around the head of the 68-mile-long Oslofjord, Oslo is probably the most
spacious city in the world. Its 175-square-mile metropolitan area
consists of over 75 percent forests and five percent water. Its fine
deep harbor, Pipervika, stretches into the heart of the city and from it
leave ferries to Denmark and Germany.
Lefse is to any Norwegian what a tortilla is to any
Mexican–a staple of life. It was something grandmothers made for
their families during the holidays.
In Norway women would travel from house to house spending three or
four days baking to a year's supply of lefse for the
household, working over an open fire and by lantern light into the
evening. When they finished, they stacked the rounds in barrels.
They also stored the rounds in kistes or sea chests or in
steamer trunks for fishermen who were packing provisions for long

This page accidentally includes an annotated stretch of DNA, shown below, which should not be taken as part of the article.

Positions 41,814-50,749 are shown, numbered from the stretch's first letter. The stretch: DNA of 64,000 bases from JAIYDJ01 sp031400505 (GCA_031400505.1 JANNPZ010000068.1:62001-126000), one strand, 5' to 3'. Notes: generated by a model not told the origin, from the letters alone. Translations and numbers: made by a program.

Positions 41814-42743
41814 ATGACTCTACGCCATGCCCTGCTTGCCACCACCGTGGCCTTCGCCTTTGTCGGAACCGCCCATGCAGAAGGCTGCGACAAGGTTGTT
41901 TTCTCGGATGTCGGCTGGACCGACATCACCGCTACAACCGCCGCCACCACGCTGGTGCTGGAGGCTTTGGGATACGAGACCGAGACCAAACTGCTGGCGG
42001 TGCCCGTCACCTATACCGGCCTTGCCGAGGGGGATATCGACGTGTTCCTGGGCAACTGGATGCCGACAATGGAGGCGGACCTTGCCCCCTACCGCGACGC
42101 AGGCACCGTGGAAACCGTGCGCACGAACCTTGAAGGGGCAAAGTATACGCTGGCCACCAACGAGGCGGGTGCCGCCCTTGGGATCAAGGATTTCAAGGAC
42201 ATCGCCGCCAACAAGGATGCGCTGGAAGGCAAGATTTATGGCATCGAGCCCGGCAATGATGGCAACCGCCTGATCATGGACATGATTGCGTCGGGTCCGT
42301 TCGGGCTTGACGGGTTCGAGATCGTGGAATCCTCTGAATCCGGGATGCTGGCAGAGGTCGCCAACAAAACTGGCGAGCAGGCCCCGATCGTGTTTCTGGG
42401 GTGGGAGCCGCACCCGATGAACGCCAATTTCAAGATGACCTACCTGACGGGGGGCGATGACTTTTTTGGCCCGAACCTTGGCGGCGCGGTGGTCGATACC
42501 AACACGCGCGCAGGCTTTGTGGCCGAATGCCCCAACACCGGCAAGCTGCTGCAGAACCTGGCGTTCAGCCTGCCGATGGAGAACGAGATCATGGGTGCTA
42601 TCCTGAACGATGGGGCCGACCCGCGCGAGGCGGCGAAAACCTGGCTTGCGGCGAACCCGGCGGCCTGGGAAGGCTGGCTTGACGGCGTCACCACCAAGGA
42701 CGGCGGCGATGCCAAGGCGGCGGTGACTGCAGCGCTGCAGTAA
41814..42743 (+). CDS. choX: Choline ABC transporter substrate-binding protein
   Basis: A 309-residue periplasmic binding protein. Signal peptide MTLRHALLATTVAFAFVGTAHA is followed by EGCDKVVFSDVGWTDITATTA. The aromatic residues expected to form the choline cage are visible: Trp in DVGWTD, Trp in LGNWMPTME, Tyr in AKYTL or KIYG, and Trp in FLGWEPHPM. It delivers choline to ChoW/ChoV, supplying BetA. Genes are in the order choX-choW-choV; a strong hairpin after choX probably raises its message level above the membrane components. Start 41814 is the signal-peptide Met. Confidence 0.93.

sea voyages. To wash down the lefse, people often brewed homemade
beer in the same shed.
Every year about 95 000 people die in
Sweden and, according to the law, everyone must be buried. There must be
room for everyone in the cemeteries, therefore the future needs of space
have to be predicted. Because of this funerals must be part of the
the early Middle Ages, driven by famine at home and the promise of
wealth to be had in other lands, the Vikings set out from Scandinavia to
conquer parts of England, Ireland, France, Russia, and even Turkey.
Bolstered by their successes, the Vikings pushed westward, eventually
crossing the North Atlantic and founding settlements in Iceland,
Greenland, and Newfoundland in Canada. Read
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